Despite higher downside risk to growth due to recent containment measures, the marginal impact to the economy is expected to decrease as Malaysia moves through each phase of the NRP, particularly as more economic and social sectors reopen, and various sectors have adapted well to operating remotely by embracing digital technology. As such, the overall impact to the economy is expected to be less severe compared to the Movement Control Order (MCO) 1.0 implemented in March 2020.

Moving forward, Malaysia’s economy is expected to gradually recover as the National COVID-19 Immunisation Programme gains pace, and the NRP thresholds are met for a broader reopening of economic and social activities. So far Malaysia has administered an average of 160,000 doses per day, which is expected to increase to 400,000 doses per day in August 2021. At this rate, 60% of the population are expected to be fully inoculated by end-October this year.

Other factors that will drive Malaysia’s economic recovery include improving external demand from major trading partners, along with a diversified economy and implementation of infrastructure projects with high multiplier impact. Notably, S&P has acknowledged that Malaysia’s mature electrical and electronics (E&E) manufacturing sector is well-positioned to benefit from a global surge in demand and the global tech upcycle, supporting exports for the next one to two years. The Government’s policy in encouraging digitalisation and technological adoption is also set to boost Malaysia’s longerterm economic prospects and resilience. Additionally, the Twelfth Malaysian Plan (2021 – 2025) will provide a blueprint for sustainable growth, aimed at strengthening socio-economic inclusivity, and environmental sustainability.

The Government remains committed to the country’s medium-term fiscal consolidation and sustainability. Over the past decade, the fiscal deficit was successfully reduced from 6.7% (2009) to 3.4% (2019) of GDP. Guided by the Medium-Term Fiscal Framework, the estimated fiscal deficit of 6% this year is expected to decrease to an average of 4.5% between 2021 and 2023, based on the assumption of higher crude oil prices, as well as the reduced requirement for pandemic-related fiscal support. This will also be supported by the gradual implementation of the Medium-Term Revenue Strategy which aims to enhance and diversify the country’s revenue base. To this end, Malaysia is also formulating the Fiscal Responsibility Act to improve fiscal prudence, governance and transparency based on global best practices.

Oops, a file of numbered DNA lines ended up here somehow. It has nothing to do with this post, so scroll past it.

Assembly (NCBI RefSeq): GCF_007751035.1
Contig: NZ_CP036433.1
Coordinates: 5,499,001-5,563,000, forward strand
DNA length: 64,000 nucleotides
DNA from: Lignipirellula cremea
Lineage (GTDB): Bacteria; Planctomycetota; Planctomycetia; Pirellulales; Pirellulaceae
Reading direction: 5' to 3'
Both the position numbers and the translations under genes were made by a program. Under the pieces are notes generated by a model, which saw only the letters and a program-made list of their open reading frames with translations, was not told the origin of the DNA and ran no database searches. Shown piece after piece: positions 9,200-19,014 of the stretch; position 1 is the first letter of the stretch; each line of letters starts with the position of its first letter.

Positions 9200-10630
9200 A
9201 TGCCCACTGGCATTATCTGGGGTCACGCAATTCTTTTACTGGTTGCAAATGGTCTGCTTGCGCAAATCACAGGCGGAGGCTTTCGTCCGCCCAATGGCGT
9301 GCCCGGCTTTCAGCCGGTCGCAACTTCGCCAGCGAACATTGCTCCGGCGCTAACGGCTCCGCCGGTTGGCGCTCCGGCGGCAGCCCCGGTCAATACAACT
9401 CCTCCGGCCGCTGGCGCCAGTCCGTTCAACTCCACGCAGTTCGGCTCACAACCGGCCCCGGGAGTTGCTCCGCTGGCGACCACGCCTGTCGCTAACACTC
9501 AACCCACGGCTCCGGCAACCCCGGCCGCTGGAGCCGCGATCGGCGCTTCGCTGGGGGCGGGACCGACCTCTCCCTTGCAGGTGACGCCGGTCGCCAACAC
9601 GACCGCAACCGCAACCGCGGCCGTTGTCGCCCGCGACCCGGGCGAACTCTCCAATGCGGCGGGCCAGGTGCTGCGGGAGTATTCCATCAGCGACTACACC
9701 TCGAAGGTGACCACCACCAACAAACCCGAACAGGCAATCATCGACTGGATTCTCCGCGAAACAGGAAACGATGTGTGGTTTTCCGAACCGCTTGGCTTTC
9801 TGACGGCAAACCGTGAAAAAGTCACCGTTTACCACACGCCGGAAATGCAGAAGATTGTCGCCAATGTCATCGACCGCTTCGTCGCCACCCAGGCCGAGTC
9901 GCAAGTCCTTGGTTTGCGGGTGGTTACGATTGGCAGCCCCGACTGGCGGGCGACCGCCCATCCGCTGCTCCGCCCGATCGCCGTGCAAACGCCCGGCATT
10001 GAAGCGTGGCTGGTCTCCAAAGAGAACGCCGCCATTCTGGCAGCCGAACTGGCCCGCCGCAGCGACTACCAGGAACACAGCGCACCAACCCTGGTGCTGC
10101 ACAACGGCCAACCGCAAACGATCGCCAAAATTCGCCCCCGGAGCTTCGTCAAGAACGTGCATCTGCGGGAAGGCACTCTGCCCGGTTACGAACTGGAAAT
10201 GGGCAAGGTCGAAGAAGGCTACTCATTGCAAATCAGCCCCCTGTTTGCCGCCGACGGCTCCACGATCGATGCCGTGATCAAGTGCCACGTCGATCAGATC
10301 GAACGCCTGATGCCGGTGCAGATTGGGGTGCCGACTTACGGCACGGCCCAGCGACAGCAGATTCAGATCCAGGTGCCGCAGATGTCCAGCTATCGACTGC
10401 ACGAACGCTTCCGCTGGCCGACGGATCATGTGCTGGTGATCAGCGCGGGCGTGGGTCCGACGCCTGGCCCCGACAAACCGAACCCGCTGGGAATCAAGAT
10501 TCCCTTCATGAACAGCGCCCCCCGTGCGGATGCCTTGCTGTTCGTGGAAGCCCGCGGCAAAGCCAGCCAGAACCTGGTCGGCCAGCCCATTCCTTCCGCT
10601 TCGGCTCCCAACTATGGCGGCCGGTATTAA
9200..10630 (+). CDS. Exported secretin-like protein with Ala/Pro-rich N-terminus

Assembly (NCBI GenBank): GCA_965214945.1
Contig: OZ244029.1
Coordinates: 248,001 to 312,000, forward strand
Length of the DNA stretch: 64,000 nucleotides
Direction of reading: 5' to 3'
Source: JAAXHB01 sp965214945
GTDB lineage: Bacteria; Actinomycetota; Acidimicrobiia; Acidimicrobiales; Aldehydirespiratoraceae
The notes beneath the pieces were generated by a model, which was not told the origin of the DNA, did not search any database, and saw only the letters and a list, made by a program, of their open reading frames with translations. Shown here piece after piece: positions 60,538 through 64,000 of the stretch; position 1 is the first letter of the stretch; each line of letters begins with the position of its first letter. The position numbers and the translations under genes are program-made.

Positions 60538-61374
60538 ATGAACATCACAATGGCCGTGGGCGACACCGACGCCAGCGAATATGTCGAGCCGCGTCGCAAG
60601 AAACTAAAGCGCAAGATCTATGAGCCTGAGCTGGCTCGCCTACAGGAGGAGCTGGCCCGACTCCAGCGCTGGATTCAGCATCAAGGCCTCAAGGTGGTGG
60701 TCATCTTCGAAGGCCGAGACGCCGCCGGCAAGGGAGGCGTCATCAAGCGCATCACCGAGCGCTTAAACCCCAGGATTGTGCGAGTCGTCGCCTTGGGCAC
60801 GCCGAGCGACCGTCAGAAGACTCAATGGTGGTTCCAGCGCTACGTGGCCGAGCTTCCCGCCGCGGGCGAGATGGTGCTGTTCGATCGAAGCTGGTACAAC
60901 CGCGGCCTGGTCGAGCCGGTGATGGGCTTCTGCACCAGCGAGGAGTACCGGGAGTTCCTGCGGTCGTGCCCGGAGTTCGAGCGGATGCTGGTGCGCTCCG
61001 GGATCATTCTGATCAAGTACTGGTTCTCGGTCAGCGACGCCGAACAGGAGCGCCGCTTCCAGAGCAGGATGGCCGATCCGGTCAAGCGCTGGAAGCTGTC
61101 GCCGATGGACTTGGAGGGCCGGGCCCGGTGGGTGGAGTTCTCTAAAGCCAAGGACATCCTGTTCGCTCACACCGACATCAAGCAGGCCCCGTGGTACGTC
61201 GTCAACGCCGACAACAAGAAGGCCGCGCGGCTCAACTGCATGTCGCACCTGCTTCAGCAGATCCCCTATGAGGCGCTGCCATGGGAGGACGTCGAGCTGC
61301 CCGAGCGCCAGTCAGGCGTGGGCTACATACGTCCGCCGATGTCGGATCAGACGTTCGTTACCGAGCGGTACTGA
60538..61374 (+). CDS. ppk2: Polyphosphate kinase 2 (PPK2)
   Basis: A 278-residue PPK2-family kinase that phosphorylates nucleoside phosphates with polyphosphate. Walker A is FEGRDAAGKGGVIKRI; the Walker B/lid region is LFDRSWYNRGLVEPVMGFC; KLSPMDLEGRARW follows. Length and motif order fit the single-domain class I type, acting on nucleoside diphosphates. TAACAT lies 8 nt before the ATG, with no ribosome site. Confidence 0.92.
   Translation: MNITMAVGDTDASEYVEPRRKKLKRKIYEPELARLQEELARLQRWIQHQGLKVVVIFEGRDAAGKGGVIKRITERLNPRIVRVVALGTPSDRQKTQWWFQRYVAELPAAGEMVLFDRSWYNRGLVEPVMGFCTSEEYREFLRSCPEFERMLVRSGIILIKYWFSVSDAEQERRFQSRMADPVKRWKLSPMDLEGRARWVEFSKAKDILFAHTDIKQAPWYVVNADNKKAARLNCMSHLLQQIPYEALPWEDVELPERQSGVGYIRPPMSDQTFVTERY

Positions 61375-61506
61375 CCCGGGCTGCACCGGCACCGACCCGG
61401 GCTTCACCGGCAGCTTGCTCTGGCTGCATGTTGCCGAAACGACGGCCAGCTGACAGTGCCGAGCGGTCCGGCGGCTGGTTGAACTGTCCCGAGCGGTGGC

Solidifying Malaysia's rating strength is its strong credit standing, supported by a resilient external position and well-developed domestic bond market. Malaysia has consistently registered a current account surplus over the past two decades with its largest ever trade surplus of RM184.8 billion in 2020, equivalent to 4.2% of GDP. This is further supported by adequate international reserves, large external assets held by banks and corporates, as well as net foreign currency external asset position of RM1.1 trillion or 77.0% of GDP as at end-March 2021. Together with a floating foreign-exchange regime, these factors underpin Malaysia’s ability to withstand external shocks. Reinforcing Malaysia’s external resilience is its highly liquid and deep domestic bond market, with healthy external demand for its sovereign debt. Moreover, Malaysia’s retention in the FTSE Russell’s World Government Bond Index is testimony to its well-developed capital market, as well as strong macroeconomic fundamentals and resilience.

Overall, the Government's current priority is to protect lives from the threat of COVID-19 and ensure the country’s economic growth prospects remain strong in the medium to longer term, guided by the NRP and the principles of prudent financial management. Enhanced efforts towards fiscal consolidation measures will be implemented in phases in the medium to longer-term, when the economy shows further signs of recovery. This will balance short-term fiscal requirements with long-term fiscal and economic sustainability. The Government will continue to respond strategically, proactively and decisively under this challenging COVID-19 environment, while also ensuring that permanent economic scarring from the pandemic is minimised.

YB Tengku Dato’ Sri Utama Zafrul Tengku Abdul Aziz
Minister of Finance
22 June 2021